Roland Arnall, a respected philanthropist and diplomat, who made his fortune building Ameriquest, a subprime lending empire that relied on blatantly deceptive lending practices.
Hank Greenberg, who built AIG into a Rube Goldberg contraption with an undeserved triple-A rating, and who ran it so tightly that he was the only one who knew where all the bodies were buried.
Stan O'Neal of Merrill Lynch, aloof and suspicious, who suffered from "Goldman envy" and drove a proud old firm into the ground by promoting cronies and pushing out his smartest lieutenants.
Lloyd Blankfein, who helped turn Goldman Sachs from a culture that famously put clients first to one that made clients secondary to its own bottom line.
Franklin Raines of Fannie Mae, who (like his predecessors) bullied regulators into submission and let his firm drift away from its original, noble mission.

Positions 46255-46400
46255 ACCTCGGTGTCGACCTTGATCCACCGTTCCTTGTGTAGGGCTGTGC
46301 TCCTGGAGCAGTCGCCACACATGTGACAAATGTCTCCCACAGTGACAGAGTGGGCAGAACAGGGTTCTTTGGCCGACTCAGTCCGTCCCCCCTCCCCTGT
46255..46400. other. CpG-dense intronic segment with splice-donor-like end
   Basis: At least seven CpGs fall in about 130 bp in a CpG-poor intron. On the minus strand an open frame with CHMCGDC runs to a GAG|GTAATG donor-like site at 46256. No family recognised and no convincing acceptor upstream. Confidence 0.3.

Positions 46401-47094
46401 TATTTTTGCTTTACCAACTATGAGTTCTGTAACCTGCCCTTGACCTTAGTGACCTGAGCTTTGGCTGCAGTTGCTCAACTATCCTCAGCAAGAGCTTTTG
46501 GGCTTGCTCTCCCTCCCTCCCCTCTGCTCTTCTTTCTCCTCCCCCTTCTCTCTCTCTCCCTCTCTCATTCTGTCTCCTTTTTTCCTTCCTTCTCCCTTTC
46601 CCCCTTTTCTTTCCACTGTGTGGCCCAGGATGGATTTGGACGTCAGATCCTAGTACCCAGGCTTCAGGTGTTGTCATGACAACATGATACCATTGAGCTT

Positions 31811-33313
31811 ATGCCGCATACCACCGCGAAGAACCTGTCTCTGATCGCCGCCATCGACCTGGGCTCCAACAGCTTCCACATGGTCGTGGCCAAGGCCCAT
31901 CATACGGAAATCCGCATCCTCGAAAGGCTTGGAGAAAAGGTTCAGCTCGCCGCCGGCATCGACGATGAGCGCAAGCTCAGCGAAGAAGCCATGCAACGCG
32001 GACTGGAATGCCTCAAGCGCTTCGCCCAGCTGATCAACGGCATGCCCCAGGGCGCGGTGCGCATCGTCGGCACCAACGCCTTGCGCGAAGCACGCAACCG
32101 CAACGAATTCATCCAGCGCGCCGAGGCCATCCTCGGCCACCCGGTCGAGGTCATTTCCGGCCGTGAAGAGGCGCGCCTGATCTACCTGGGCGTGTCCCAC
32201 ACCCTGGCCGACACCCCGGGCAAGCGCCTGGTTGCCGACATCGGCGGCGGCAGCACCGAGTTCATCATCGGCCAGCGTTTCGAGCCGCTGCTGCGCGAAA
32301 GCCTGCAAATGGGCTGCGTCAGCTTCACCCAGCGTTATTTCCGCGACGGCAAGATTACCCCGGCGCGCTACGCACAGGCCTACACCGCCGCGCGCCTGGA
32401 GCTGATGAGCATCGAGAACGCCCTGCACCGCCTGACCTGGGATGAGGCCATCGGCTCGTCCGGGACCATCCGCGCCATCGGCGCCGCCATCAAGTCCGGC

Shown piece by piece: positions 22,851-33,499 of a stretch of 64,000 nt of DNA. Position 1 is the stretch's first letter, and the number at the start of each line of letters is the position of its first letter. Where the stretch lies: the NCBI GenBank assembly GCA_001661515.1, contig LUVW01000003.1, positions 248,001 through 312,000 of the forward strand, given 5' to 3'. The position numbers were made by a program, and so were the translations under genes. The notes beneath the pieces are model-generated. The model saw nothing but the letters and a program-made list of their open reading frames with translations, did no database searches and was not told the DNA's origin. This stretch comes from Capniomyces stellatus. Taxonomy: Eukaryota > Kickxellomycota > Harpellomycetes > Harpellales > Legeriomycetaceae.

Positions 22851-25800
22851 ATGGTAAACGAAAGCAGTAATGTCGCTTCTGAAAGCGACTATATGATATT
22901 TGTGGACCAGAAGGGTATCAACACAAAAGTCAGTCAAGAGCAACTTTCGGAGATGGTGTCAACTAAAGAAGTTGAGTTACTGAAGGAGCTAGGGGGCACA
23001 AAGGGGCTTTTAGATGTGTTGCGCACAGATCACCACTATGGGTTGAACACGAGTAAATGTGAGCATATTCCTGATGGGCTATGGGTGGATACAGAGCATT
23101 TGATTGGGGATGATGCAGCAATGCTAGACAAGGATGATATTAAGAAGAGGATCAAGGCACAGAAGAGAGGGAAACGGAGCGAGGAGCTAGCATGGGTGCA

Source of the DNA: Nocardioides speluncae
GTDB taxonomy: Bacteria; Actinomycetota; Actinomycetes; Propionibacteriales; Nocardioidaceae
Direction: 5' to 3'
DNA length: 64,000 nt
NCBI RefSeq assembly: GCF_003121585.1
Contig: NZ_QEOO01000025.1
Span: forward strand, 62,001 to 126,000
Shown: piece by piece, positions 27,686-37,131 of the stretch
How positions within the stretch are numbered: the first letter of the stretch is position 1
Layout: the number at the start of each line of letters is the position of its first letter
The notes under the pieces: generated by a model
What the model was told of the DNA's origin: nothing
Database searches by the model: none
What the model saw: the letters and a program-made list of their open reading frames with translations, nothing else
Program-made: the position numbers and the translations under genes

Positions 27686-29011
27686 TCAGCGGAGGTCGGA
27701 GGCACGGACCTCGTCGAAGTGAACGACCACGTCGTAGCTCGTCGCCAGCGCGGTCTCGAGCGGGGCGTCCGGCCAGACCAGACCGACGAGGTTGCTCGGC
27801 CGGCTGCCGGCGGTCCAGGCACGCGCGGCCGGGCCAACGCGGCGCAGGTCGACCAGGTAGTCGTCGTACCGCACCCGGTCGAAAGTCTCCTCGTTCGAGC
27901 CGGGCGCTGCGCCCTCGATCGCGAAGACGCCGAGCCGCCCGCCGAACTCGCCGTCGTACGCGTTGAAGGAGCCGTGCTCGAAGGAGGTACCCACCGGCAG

Brian Clarkson of Moody's, who aggressively pushed to increase his rating agency's market share and stock price, at the cost of its integrity.
Alan Greenspan, the legendary maestro of the Federal Reserve, who ignored the evidence of a growing housing bubble and turned a blind eye to the lending practices that ultimately brought down Wall Street -- and inflicted enormous pain on the country.
Just as McLean's The Smartest Guys in the Room was hailed as the best Enron book on a crowded shelf, so will All the Devils Are Here be remembered for finally making sense of the meltdown and its consequences.